Economic uncertainty can be a death sentence for an otherwise healthy business. Domestic variables are not the only factors that an organization must consider when protecting its financial stability. Indeed, a recent survey from Sun Life Financial found nearly two-thirds of Canadians worried about the impact that the U.S. "fiscal cliff" would have on Canada's economy. Combined with continued turmoil in the Eurozone, Canadian companies would be wise to take action to protect what is often their biggest asset: trade receivables.
When your customers are based overseas or their revenue is dependent on foreign business and global markets, it can be difficult to insulate your accounts receivables from worldwide volatility. However, investing in trade credit insurance may make it possible for your business to transfer this external risk and gain greater control of receivable losses. Trade Credit Insurance is also a great risk management tool for an organization's domestic receivables.
The process of protecting your credit
The steps to start protecting trade credit are simple, beginning with a straightforward application. From there, your company will have to provide an electronic aged receivables listing and have a short conversation that hammers out the details about credit protection and what business strategies it can support.
Once this stage is complete, your business will be sent a management report, which outlines:
- Strategic benefits that stem from alternate credit protection solutions
- Alternative approaches that you can adopt to lessen the risks your clients may present
Benefits of hedging against unexpected debts
Trade credit insurance enables you to gain insight on bad debt costs and variability, resulting in more accurate forecasts. Other benefits may include:
- Providing a hedge against the negative impact if the economy slips into a recession. Note, however, that insurers may remove coverage on a buyer if they feel it becomes an unacceptable risk, i.e. poor payment history, risk of insolvency, etc. Therefore, in recessionary times coverage on several buyers can be limited or unavailable.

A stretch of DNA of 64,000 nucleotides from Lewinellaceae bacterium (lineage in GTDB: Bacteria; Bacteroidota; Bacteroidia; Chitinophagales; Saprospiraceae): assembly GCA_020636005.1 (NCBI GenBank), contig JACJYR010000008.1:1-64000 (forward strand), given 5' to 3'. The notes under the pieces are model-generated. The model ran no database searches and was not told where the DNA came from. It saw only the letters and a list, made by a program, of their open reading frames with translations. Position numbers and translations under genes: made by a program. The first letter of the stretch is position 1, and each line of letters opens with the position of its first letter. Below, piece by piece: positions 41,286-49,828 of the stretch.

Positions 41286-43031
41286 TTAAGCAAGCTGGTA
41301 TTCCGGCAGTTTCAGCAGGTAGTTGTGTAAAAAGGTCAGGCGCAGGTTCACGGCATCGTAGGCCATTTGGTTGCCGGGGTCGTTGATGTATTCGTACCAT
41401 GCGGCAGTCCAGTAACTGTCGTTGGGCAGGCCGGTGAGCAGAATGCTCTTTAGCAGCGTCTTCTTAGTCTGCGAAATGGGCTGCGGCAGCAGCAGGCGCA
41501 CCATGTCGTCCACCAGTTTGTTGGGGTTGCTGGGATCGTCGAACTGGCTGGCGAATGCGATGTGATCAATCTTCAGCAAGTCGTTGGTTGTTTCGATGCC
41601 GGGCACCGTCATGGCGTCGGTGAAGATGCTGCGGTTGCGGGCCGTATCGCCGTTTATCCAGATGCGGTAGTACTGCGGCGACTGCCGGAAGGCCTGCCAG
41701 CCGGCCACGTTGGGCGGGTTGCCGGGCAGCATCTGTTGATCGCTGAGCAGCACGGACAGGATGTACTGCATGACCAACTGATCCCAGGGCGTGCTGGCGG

- Cancelling the credit risk uncertainty of engaging higher risk foreign markets in credit sales.
- Setting a maximum on bad debts, which helps you steer clear of major, one-off losses if a large client defaults or a certain foreign market or industry segment falls apart.
The benefits do not stop there
Companies that apply for credit insurance often enjoy more than reduced risk. HUB notes that the coverage not only offers greater insight into receivables quality, but also sheds light on benefits such as:
With trade credit coverage, your business can feel more assured that it will get paid regardless of which markets it operates in. It may even empower the organization to pursue new clients in foreign countries, boosting your competitiveness and revenues.
Lower bad debt allowance
Bad debt does nothing for your company except tie up cash flow and prevents you from applying capital resources toward more productive activities. The self-insurance route is not the best way to hedge against losses from bad debt: credit insurers actually help thin out credit risk by spreading it among many customers.
Better financing from banks
As HUB has found, having credit insurance can give banks more assurance in your business, and it boosts their primary security. This results in higher advance rates, totaling up to 90 percent of the qualifying receivables.
Build upon your existing credit insurance programs for greater results. A HUB consultant can help you determine how this coverage plan can provide maximum returns. Talk about how you can improve your coverage and achieve larger limit requirements. Brokers who specialize in credit insurance and underwriting can help you manage and vet claims, in addition to helping your company negotiate your insurance renewal.